An armed abduction from a popular tourist resort in the restive southern Philippines has travelers questioning the safety of the scenic Southeast Asian country, which has long been a vacation hotspot. Unidentified gunmen kidnapped two Canadian tourists, a Norwegian resort manager and a Filipino woman during a raid Monday night on the Holiday Oceanview resort in Samal Island near Davao City on Mindanao Island, where a four-decade Islamist insurgency has left tens of thousands of people dead.
“This is why I don’t travel. Stay home safe,” one social media user said on Twitter, posting a link to an article about the abduction. “Scary news for tourists in the Philippines,” another social media user said Tuesday.
The kidnapping, which police said appeared to target foreign tourists, came as a surprise to authorities and a fierce reminder to travelers of the volatility in southern Mindanao, a top spot for white sand beaches and terrorists. The Philippines and its largest Muslim rebel group, the Moro Islamic Liberation Front, signed a final peace agreement in March 2014, ending 45 years of bloody conflict that had killed more than 120,000 people and displaced 2 million in the Mindanao region. But threats to lasting peace remained, Reuters reported.
The U.S. State Department issued a travel warning for some parts of the Philippines in May 2015, in particular the Sulu Archipelago, certain regions and cities of Mindanao Island and the southern Sulu Sea area. The warning replaced a previous issuance on November 2014 and reflected continuing kidnappings, bombings and attacks in those areas due to “terrorist and insurgent activities,” despite the recent peace initiatives.
Still, some areas of the Philippines pose a higher risk than others and tourism has been a growing pillar in the country’s economy. Travel and tourism in the Philippines contributed 4.2 percent to total GDP in 2014 and is forecast to rise by 5.6 percent from 2014 to 2024, according to a report by the World Travel and Tourism Council in London.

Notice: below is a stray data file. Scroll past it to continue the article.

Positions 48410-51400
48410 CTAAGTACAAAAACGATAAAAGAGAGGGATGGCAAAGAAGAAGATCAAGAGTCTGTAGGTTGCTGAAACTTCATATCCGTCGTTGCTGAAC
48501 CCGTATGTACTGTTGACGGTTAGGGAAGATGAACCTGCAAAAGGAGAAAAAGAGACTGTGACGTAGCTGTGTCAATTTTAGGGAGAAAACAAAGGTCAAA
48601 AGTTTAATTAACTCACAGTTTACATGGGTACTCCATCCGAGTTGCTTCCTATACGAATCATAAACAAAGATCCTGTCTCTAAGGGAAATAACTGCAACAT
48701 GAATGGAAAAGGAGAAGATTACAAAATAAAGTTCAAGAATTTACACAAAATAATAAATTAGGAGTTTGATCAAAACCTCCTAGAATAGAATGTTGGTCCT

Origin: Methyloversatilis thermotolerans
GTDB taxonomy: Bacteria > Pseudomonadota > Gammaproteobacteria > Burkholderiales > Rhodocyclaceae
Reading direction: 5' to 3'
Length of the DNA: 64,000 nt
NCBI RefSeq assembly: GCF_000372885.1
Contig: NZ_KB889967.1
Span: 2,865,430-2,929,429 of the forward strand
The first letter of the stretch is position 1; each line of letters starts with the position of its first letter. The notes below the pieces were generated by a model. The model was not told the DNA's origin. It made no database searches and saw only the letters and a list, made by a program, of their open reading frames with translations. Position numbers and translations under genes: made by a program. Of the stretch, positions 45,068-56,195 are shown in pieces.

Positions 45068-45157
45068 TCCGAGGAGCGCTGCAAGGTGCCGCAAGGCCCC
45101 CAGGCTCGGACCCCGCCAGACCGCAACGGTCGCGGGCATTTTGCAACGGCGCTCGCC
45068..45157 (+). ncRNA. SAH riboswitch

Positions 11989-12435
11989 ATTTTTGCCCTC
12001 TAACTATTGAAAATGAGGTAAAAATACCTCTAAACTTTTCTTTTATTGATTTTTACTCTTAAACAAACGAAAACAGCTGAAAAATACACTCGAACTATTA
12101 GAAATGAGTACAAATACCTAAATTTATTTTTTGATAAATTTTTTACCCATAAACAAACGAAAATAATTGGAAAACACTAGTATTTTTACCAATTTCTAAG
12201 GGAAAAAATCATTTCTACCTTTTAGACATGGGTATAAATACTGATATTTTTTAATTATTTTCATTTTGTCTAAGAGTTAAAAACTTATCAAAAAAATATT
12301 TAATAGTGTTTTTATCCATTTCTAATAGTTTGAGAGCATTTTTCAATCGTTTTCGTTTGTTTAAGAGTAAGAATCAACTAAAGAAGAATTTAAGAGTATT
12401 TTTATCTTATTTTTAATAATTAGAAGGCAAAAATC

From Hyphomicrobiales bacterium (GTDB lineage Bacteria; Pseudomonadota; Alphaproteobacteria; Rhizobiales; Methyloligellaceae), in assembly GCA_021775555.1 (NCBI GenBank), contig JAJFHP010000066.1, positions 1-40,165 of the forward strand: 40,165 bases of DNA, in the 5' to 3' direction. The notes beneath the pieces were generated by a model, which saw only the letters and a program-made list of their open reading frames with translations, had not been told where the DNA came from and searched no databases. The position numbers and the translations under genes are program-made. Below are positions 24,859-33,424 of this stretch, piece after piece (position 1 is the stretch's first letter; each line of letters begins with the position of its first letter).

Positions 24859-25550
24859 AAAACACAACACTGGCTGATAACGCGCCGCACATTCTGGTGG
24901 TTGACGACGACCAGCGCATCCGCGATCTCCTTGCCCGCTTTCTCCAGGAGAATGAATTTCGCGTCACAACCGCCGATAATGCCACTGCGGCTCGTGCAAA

Despite the travel warnings, tourists this year continued to flock to the Philippines, an archipelago in the western Pacific Ocean which boasts more than 7,000 islands with soft beaches, rich coral reefs, volcanoes, lush mountains and colorful rice terraces. A recent campaign launched by the country’s’ Department of Tourism drew 2.26 million foreign tourists in the first half of 2015, which was an 8 percent increase compared to the same period last year. The tourism activities within those six months brought in more than $2 billion, BusinessWorld reported.
The location of the latest abduction, Samal Island, apparently “has a long standing reputation as a safe area to live,” according to the Holiday Oceanview resort’s website. The resort, which opened in 2010, also boasts round-the-clock security and had roughly 30 foreign tourists at the time of Monday night’s attack.
“Our premises are guarded 24/7 by licensed armed guards as well as CCTV so we don’t have to fear petty theft and vandalism,” the website states. “Don’t be misled by the problems reported in the media about Mindanao insecurity! Samal island and Davao City have a long standing reputation as a safe area to live in…authorities are quite strict and crime is very low. People are very friendly and any foreigner feels very safe anywhere in the area.”